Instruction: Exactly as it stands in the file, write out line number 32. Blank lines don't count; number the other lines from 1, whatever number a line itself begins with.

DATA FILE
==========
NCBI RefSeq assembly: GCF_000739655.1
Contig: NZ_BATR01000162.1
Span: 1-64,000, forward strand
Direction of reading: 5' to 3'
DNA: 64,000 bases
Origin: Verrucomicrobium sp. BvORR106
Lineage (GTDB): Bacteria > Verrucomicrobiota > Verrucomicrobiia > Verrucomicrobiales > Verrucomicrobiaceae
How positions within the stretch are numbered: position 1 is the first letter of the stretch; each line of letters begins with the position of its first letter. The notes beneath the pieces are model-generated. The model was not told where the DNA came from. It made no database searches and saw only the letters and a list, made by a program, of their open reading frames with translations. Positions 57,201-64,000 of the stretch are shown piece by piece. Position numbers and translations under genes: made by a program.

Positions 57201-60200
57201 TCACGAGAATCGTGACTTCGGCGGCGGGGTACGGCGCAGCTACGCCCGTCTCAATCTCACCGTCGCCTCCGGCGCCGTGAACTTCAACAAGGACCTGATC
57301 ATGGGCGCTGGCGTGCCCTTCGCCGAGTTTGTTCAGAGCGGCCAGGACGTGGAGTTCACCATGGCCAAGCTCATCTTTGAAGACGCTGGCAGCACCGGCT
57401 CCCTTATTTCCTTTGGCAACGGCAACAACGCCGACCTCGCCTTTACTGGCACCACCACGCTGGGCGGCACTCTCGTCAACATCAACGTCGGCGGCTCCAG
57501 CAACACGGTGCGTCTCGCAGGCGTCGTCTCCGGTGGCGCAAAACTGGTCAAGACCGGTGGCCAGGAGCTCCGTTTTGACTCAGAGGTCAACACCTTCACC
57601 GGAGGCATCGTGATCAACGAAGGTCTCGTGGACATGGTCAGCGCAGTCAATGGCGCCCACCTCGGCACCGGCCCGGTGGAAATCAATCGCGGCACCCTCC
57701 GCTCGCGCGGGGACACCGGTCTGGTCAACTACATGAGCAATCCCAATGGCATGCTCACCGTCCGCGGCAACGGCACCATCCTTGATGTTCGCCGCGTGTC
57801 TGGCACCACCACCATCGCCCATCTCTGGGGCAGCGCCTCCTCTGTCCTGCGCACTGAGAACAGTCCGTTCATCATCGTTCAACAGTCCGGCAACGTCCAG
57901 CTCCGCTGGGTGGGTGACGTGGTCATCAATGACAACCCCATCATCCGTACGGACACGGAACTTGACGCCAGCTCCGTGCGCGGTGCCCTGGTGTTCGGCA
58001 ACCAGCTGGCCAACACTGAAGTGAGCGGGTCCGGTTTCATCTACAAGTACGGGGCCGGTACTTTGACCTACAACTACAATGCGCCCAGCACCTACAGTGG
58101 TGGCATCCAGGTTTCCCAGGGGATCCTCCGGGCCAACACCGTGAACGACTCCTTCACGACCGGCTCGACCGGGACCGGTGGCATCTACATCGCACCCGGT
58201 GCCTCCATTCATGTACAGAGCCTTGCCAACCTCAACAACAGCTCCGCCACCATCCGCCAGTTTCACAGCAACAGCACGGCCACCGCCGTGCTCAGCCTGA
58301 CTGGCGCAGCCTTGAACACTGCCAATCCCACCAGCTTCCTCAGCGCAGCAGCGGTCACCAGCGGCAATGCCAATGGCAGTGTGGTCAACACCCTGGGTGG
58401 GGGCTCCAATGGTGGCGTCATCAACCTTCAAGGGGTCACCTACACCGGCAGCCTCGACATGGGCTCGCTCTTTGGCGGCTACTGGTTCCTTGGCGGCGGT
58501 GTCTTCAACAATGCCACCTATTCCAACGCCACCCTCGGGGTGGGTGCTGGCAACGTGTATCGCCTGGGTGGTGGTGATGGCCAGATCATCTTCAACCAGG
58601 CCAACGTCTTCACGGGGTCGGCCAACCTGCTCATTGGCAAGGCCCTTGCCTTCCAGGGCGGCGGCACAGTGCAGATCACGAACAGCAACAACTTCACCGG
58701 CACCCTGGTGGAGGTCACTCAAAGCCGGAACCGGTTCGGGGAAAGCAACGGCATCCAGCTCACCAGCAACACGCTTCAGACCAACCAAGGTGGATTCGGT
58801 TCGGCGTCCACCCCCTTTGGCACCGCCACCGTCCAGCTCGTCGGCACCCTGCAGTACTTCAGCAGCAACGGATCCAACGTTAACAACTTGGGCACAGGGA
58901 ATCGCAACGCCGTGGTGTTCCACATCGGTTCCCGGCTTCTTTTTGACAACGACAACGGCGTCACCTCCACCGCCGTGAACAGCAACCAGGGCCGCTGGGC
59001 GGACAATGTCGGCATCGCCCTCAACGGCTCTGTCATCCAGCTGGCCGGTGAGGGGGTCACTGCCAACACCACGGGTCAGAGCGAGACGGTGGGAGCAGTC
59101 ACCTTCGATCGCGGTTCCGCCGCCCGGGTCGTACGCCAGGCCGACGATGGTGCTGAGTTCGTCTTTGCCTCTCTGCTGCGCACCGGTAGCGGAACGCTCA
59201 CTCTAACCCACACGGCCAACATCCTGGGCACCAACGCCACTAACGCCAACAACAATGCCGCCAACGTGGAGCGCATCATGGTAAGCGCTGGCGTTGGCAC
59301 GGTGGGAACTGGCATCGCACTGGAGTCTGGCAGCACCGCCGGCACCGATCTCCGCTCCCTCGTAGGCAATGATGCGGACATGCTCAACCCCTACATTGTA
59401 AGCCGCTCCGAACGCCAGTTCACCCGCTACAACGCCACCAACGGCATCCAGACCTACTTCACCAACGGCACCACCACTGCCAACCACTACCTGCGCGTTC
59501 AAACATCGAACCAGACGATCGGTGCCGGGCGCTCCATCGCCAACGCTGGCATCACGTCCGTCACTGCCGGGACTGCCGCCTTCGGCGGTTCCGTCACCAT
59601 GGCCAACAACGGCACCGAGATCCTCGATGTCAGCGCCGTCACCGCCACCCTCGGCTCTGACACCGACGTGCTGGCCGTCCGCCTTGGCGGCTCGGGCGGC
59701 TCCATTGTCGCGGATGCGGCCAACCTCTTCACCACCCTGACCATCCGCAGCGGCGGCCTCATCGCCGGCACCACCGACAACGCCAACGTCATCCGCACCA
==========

59401 AGCCGCTCCGAACGCCAGTTCACCCGCTACAACGCCACCAACGGCATCCAGACCTACTTCACCAACGGCACCACCACTGCCAACCACTACCTGCGCGTTC